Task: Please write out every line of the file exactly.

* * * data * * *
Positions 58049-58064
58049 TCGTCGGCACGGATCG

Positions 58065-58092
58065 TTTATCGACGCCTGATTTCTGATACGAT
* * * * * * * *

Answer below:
Positions 58049-58064
58049 TCGTCGGCACGGATCG

Positions 58065-58092
58065 TTTATCGACGCCTGATTTCTGATACGAT